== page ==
3. "incise, split" (whence pharynx, forma, etc.)
  4. "hum, buzz" (a number of onomatopoeic verbs)
  5. "gleaming, brownish" (brown, bear, beaver, bright, ...)
  6. "bake, cook, roast" (but via "boil" from no. 2? bread also under this one)
  7. "plait, weave"

Now Pokorny is a standard reference, but he was also a lumper, and includes lots of "root-extensions" under these entries. Needless to say, Porkorny's exact arrangement is far from being universally accepted, but the same will be the case with any alternative. --Dbachmann (talk) 11:27, 12 March 2012 (UTC)

Pokorny's dictionary is also rather old... —CodeCat 13:00, 12 March 2012 (UTC)


Doesn't this need another entry for *bʰer meaning "brown" or "shiny"? I looked up this page because I was wondering if there was a connection to bardhë. Ardric47 (talk) 22:39, 29 September 2014 (UTC)

Apparently the existence of such a root (which would seem to be supported by Lithuanian bėras and Latvian bērs, though strictly speaking these presuppose a *bēr- with long vowel) has been discredited by Ringe (see *berô). However, bardhë is derived from a different root anyway. --Florian Blaschke (talk) 00:05, 18 December 2016 (UTC)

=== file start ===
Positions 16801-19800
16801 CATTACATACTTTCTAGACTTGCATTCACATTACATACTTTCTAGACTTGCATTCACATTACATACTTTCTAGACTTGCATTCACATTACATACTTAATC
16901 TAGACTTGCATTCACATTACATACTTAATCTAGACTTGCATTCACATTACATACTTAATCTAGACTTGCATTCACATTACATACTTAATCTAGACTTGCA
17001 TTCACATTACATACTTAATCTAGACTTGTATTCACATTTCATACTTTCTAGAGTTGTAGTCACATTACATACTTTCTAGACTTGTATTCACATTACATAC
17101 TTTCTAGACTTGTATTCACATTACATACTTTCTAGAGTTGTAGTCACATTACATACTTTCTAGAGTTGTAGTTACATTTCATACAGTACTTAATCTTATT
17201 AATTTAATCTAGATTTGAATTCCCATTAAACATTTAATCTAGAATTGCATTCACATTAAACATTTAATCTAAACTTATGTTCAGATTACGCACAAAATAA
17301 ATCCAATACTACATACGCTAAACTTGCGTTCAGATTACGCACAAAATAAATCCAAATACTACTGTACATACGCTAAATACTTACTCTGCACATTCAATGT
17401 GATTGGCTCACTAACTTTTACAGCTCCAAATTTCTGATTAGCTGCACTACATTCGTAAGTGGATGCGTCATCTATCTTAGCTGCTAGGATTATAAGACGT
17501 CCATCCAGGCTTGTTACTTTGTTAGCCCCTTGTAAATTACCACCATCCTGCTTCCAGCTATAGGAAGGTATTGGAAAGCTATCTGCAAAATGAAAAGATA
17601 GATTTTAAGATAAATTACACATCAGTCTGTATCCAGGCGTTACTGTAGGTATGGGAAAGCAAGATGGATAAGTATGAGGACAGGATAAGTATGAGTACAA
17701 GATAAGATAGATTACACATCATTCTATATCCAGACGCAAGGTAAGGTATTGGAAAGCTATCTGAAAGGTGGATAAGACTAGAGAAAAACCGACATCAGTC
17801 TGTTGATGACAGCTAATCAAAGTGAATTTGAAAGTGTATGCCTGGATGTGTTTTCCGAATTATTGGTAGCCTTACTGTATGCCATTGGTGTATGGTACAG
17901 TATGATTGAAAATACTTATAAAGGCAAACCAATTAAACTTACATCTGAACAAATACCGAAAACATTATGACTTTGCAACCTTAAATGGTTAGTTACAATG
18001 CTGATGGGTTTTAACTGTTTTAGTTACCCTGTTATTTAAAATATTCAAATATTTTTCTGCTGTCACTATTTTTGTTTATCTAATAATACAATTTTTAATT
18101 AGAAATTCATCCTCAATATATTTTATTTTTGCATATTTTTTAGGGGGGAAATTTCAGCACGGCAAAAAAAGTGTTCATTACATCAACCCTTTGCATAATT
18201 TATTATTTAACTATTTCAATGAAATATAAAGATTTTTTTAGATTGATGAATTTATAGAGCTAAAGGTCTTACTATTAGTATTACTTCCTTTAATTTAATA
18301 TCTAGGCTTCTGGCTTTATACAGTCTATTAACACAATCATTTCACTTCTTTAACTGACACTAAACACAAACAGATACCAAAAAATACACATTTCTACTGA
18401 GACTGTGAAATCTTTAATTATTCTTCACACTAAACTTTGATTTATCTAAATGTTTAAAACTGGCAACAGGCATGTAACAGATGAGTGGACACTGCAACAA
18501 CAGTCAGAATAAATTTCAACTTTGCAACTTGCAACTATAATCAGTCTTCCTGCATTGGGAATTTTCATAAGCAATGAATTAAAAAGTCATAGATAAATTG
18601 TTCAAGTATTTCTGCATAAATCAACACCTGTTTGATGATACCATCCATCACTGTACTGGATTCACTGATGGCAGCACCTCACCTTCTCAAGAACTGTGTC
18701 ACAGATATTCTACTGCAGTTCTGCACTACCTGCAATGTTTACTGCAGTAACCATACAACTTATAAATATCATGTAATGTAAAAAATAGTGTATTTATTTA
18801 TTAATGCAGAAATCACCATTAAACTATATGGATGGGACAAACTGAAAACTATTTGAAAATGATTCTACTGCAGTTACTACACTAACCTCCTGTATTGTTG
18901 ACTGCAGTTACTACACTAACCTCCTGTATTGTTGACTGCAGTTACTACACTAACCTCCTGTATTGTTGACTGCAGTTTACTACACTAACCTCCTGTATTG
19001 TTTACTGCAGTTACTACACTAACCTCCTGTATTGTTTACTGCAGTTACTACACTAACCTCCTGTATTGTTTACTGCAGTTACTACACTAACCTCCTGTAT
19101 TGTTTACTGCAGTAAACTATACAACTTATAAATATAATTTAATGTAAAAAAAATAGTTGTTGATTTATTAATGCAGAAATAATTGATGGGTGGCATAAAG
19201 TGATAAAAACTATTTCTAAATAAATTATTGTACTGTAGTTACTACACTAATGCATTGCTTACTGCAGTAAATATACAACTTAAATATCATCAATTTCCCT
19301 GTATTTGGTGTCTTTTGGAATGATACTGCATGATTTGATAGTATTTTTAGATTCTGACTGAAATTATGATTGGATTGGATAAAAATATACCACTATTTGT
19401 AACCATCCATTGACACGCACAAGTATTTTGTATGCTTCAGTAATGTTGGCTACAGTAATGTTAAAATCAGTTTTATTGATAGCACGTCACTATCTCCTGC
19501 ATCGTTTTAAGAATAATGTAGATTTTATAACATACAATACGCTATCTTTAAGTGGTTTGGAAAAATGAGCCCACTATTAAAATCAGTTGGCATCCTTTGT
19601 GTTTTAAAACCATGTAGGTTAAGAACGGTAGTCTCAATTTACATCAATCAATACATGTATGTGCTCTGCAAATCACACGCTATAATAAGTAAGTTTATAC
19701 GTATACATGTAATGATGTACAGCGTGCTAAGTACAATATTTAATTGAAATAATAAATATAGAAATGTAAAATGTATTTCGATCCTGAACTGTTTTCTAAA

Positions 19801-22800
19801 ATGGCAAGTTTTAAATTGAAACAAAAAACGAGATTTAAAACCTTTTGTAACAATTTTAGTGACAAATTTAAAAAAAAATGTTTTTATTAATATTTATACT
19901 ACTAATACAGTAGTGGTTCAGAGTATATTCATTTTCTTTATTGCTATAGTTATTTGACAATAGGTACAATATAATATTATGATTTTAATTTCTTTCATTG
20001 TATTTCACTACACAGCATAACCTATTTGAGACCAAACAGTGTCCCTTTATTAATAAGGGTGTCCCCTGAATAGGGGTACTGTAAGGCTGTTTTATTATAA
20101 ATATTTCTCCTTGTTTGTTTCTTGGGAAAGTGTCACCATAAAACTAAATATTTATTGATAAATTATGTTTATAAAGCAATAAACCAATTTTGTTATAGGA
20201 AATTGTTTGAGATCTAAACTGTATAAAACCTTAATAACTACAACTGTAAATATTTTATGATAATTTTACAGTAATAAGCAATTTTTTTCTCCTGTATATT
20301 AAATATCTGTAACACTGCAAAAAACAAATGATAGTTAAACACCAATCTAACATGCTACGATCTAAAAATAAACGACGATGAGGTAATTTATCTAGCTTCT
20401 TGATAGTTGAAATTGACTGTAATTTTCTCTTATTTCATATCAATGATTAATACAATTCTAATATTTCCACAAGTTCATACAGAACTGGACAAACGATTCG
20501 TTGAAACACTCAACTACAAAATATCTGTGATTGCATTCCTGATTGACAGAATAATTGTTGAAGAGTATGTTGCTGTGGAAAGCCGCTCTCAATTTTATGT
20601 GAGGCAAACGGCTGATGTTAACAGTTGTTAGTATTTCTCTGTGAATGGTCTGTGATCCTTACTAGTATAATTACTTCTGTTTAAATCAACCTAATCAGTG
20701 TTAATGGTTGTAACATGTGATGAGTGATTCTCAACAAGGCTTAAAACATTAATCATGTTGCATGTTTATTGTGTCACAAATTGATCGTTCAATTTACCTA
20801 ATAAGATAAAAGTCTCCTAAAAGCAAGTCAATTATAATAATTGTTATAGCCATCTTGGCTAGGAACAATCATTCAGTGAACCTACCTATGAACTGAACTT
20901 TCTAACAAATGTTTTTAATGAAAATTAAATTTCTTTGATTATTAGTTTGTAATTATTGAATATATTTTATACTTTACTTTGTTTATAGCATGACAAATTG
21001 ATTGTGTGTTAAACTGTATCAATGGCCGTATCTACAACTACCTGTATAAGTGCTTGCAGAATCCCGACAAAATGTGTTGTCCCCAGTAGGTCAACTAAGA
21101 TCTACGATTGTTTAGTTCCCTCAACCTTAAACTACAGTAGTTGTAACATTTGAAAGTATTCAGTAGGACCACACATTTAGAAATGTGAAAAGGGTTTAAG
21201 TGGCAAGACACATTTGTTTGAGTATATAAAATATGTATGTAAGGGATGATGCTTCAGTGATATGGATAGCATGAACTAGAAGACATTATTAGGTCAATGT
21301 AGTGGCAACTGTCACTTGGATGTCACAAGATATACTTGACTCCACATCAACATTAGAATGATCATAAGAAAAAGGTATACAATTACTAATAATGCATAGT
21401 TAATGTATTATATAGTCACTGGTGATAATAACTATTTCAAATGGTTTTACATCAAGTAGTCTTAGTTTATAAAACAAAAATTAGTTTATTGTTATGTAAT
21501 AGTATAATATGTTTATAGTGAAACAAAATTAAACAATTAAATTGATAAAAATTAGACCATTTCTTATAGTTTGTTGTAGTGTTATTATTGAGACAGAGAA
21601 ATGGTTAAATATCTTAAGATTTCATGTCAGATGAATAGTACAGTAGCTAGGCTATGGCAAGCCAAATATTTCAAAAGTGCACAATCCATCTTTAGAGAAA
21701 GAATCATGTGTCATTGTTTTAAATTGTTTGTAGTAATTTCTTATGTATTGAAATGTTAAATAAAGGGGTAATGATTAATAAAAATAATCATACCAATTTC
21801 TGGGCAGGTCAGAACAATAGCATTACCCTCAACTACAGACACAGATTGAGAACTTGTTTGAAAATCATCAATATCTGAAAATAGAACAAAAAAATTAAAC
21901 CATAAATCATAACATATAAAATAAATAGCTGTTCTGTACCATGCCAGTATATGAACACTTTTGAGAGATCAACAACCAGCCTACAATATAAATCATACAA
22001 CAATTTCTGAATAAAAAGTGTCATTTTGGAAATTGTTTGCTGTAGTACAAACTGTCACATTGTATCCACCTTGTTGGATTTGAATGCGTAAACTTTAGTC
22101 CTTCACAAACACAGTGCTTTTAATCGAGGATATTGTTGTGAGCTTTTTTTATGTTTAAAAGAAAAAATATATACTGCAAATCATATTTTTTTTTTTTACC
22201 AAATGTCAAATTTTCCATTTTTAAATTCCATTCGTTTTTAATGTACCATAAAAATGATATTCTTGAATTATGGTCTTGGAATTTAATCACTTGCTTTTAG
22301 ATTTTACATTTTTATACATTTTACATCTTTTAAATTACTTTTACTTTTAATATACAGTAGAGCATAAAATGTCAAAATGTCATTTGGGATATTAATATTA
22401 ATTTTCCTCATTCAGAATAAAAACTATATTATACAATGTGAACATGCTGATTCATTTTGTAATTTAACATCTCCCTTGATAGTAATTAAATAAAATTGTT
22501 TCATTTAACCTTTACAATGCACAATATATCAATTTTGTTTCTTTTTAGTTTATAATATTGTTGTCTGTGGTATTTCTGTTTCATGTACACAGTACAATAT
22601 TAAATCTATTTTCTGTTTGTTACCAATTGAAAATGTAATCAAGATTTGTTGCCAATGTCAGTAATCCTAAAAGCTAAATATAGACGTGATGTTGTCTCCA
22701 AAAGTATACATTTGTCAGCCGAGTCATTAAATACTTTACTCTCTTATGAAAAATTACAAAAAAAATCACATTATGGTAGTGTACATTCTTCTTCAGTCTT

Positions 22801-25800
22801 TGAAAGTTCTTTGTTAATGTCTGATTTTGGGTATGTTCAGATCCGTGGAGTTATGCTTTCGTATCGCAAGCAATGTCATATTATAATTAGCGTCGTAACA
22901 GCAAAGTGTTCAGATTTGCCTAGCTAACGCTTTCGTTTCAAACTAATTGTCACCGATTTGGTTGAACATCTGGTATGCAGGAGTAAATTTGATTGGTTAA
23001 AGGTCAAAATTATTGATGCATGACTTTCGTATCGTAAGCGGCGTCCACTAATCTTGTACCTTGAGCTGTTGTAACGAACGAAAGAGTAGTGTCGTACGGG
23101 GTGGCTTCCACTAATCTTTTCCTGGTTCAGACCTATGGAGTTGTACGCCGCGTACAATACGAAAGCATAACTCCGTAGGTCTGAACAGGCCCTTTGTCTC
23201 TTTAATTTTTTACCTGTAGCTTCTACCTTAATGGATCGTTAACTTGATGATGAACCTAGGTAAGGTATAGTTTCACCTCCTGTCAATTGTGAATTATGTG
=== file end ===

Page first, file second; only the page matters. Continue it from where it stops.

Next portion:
Why in the Descendants>Other formations section are the languages arranged in a manner that suggests Armenian gave rise to Old Armenian, and Old Armenian to Celtic, et al. ? Leasnam (talk) 16:26, 20 July 2015 (UTC)

Because an IP and CodeCat are fighting. --Vahag (talk) 16:29, 20 July 2015 (UTC)
This IP has been adding bad/nonsense stuff for years now. A notable trait is removing the * in front of unattested terms, or adding unattested terms to translation tables. First it was Germanic, now they've spread to other languages. They refuse to communicate at all, and just continue to press their edits through even if reverted many times. Often "Errors" is the only edit summary they leave, even if they aren't correcting any errors. Blocking hasn't helped, they just come back under another IP range. The IPs all seem to originate from France though, which is about all we know about them. If you see this user making edits that are even slightly dubious or which you do not have the knowledge to verify (i.e. adding terms in a script you can't read), please don't hesitate to revert all of it. Or, if you're willing to put in the extra time, revert everything you can't personally verify. Edit summaries are probably not relevant, your motivations will be ignored anyway. —CodeCat 17:28, 20 July 2015 (UTC)